NBC Co-Chairman Leaves to Start New Company
Another programming chief has bit the dust at NBC.
Just weeks before the beleaguered network makes a last-ditch effort to fix its prime-time ratings woes with a prime-time Jay Leno-hosted talk show, the parent company announced that Ben Silverman is leaving as co-chairman of NBC Entertainment and Universal Media Studios.
Jeff Gaspin, a longtime NBC employee, has been named chairman of NBC Universal Television Entertainment, effective immediately.
Gaspin's now in charge of NBC's entertainment division, which decides what shows go on the network's prime-time lineup. He'll also oversee Universal Media Studios - the studio's TV-production division, which produces programming for all networks (including Fox's "House"), but is mostly known for producing much of NBC's lineup, including "Heroes," "The Biggest Loser," all the "Law & Order" dramas, "30 Rock," "Parks and Recreation," and Leno's new show, among others.
Gaspin is also going to hang on to all his pre-promotion duties. He will oversee the company's entertainment cable networks - USA, SyFy, Bravo, Oxygen, Sleuth and Chiller, plus the company's interests in A&E and History networks. Gaspin is also in charge of the company's various TV distribution systems, including linear, digital, wireless, off-network syndication and first-run syndication. And he's still in charge of the Spanish-language broadcast network Telemundo and the NBC Universal-owned Telemundo stations.
Marc Graboff, who had been the other half of the Benjie co-chairmanship, is now just plain chairman, NBC Entertainment and Universal Media Studios, and reports to Gaspin.
Silverman will stay in his NBC office for a few weeks to help launch NBC's fall lineup, which includes the big Leno gamble. The network bailed out of the scripted-drama business at 10 in favor of a Leno talk show script because it was a way to drastically bring down the cost of the network's primetime, would allow Silverman to focus on developing programming for fewer hours of prime time, and prevented Leno from jumping to another network after being pushed off "Tonight Show" to make way for Conan O'Brien.
"This new structure helps us align all of our television entertainment assets under one veteran executive at a time when continued innovation is essential," Zucker said in this, his latest exec shuffle.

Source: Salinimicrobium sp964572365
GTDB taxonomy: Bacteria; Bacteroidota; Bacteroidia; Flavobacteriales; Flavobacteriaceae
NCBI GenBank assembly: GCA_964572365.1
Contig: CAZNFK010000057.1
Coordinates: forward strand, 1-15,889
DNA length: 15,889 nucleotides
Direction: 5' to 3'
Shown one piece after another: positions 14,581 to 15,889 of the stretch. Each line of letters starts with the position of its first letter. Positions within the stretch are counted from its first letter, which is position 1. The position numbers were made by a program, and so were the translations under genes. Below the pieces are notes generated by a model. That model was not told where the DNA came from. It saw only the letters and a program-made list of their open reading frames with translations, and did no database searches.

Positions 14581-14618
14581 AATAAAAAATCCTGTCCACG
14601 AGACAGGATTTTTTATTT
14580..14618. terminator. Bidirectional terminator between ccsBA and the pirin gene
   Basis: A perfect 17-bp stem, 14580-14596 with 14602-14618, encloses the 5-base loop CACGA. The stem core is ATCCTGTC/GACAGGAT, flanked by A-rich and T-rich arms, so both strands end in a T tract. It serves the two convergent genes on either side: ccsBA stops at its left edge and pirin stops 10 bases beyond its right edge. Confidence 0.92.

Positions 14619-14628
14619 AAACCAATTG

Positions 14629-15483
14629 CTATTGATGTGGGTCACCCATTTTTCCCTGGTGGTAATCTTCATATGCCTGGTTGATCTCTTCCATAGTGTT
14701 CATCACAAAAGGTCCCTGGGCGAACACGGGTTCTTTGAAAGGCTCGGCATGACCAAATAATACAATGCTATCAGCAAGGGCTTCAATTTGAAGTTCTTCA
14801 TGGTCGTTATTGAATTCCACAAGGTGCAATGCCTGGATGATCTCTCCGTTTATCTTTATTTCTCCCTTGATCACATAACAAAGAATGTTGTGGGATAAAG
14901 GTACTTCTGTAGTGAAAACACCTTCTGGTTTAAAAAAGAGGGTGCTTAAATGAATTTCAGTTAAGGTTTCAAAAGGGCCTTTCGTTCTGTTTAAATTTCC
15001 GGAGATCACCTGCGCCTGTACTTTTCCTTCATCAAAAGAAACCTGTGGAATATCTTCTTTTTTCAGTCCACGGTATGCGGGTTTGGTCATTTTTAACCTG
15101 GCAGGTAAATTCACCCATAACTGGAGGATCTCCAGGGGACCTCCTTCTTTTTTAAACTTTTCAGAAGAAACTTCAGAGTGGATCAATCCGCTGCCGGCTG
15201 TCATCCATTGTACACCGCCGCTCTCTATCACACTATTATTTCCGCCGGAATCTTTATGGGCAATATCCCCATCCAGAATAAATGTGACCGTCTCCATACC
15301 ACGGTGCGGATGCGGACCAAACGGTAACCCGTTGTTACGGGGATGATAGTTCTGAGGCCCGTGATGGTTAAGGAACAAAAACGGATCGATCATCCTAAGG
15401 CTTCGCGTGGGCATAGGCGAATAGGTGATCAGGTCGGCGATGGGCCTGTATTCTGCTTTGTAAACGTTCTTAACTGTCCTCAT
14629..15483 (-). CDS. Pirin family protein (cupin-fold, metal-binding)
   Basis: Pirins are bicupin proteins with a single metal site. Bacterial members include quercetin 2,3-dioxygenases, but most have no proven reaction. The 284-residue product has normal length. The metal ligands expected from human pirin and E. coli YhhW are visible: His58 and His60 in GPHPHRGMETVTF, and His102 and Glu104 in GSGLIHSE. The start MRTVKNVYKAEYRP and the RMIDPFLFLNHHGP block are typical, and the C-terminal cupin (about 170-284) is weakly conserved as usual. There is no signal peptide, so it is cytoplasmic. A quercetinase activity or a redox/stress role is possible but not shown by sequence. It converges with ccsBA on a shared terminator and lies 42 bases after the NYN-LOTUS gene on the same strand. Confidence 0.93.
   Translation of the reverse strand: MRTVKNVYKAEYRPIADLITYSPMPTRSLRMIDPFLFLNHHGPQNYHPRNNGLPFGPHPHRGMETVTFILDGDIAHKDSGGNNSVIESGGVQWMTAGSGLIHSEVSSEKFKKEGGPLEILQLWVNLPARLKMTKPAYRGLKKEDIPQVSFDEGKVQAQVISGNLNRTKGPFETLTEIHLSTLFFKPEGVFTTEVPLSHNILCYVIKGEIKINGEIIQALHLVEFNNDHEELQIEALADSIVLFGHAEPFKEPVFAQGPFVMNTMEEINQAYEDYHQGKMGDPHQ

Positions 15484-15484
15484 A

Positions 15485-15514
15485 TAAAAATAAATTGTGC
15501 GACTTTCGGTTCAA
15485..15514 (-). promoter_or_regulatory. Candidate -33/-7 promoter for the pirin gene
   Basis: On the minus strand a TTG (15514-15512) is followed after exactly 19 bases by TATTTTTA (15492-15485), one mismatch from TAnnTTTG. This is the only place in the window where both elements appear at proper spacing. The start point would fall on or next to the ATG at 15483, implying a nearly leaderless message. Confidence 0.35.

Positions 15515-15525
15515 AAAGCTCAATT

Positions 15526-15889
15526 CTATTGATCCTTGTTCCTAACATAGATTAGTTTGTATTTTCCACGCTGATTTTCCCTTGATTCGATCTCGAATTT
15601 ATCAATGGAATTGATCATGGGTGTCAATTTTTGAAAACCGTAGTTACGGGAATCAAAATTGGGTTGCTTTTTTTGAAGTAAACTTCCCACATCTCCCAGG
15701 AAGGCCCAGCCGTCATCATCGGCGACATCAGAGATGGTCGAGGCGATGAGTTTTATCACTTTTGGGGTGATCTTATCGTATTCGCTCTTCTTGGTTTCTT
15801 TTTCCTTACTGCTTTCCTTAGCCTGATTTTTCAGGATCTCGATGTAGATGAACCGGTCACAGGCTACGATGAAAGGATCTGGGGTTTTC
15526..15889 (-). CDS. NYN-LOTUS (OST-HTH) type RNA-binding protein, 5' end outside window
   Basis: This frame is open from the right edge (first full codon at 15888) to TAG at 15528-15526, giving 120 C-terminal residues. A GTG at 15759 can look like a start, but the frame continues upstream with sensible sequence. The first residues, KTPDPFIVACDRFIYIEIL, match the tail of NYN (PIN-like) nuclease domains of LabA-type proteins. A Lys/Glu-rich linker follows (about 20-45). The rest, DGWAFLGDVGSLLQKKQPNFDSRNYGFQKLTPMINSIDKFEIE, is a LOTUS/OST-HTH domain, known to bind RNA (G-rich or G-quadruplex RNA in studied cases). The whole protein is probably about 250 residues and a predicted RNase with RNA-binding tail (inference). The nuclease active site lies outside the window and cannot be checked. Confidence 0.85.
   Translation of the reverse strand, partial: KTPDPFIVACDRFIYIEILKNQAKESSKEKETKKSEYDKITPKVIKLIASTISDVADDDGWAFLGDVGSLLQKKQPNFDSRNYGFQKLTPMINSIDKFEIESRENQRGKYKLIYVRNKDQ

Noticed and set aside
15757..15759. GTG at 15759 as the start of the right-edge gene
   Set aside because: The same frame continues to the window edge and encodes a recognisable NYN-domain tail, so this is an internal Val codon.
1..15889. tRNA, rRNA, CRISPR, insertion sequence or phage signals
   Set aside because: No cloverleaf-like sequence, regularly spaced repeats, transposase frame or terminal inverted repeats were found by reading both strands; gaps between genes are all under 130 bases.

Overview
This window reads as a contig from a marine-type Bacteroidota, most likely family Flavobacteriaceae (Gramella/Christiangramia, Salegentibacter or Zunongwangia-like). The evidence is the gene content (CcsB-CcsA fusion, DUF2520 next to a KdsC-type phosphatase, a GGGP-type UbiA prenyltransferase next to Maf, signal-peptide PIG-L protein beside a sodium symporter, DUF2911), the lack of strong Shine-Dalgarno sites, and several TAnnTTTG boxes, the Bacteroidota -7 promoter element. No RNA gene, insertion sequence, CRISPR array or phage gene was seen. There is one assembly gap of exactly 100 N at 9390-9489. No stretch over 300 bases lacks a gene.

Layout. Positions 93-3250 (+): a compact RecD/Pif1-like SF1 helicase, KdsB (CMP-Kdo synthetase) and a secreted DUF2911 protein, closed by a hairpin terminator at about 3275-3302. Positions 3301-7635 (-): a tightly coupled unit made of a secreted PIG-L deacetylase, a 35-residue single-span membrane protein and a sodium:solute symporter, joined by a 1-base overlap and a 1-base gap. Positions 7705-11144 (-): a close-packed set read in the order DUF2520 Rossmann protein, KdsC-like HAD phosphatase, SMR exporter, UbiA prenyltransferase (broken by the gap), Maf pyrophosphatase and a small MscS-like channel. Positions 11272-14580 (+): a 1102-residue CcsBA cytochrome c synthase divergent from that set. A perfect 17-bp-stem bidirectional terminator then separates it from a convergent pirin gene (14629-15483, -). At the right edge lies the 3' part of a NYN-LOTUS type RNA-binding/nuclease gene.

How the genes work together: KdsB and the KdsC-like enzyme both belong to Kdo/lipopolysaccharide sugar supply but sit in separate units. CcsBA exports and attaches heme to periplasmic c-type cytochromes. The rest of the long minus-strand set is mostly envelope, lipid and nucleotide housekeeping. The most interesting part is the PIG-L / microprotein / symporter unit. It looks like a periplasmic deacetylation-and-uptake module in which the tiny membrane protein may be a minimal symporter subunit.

Zucker hired Silverman in May 2007 to replace Kevin Reilly, who he'd appointed head of NBC Entertainment in May of 2004 to replace himself after he got promoted. After getting the sack, Reilly landed at Fox and is now the entertainment chief at the No. 1 ranked network among NBC's target audience.
Silverman, meanwhile, is leaving NBC to form a new company in partnership with Barry Dillver's media outfit IAC. That new company will "unite producers, creators, advertisers and distributors under one roof," ICA announced. Silverman's NBC contract had recently expired.
Silverman didn't have much luck creating long-running ratings hits during his brief stop at NBC, which finished the most recent TV season mired in fourth place among those 18-49 year olds it targets to sell to Madison Avenue. It also was in fourth place among all viewers.
Most of Silverman's success came in forging relationships with advertisers. In its bio of Silverman, NBC lists first, among his successes at the network, "He moved the Upfront [primetime-schedule unveiling] earlier and brought brands into the entire fall schedule."
"Also, despite a [writers] strike, he delivered the highly rated 'American Gladiators' series and 'Knight Rider' movie while also reinventing the network's 'The Biggest Loser,' 'Deal or No Deal' and 'Celebrity Apprentice' franchises," the network said in its rundown of Silverman's accomplishments at the network.
"American Gladiators" flamed out quickly and Silverman tried, unsuccessfully, to turn the "Knight Rider" movie into a series.
The network also noted Silverman is executive producer of NBC's "The Office" and an executive producer and co-creator of "The Biggest Loser." "Biggest Loser" was NBC's most successful entertainment show this past television season, ranking No. 36. "The Office" was NBC's biggest success of the past TV season among viewers between the age of 18 and 49. NBC execs say they sell only that age bracket to advertisers -- not the overall audience its shows attract.
But Silverman brought both "Biggest Loser" and "The Office" to the network when he was running the production company Reveille, before Zucker hired him to run programming at NBC. As head of Reveille, Silverman also gets credit for ABC's "Ugly Betty" which, in its Silverman bio, NBC called a "comedy hit."
IAC said this morning that the production company it is forming, to be led by Silverman, will bring advertisers into the development process on new-media content, moving past the model of the 30-second ad.
"Attention is the toughest commodity to harness," Silverman told the Associated Press.
"To get people's attention you have to disrupt, you have to make things part of the culture, not just part of the marketing."
Gaspin has been with NBC since the mid '80s, with one timeout during which he worked at VH1. He started his NBC career in the stations division in '84, and moved to NBC News a few years later. He was involved in financial planning for NBC News and also oversaw production fnance for "Late Night with David Letterman" and "Saturday Night Live." Gaspin's long NBC career also includes a stint overseeing the network's push into reality TV, and running Bravo network.
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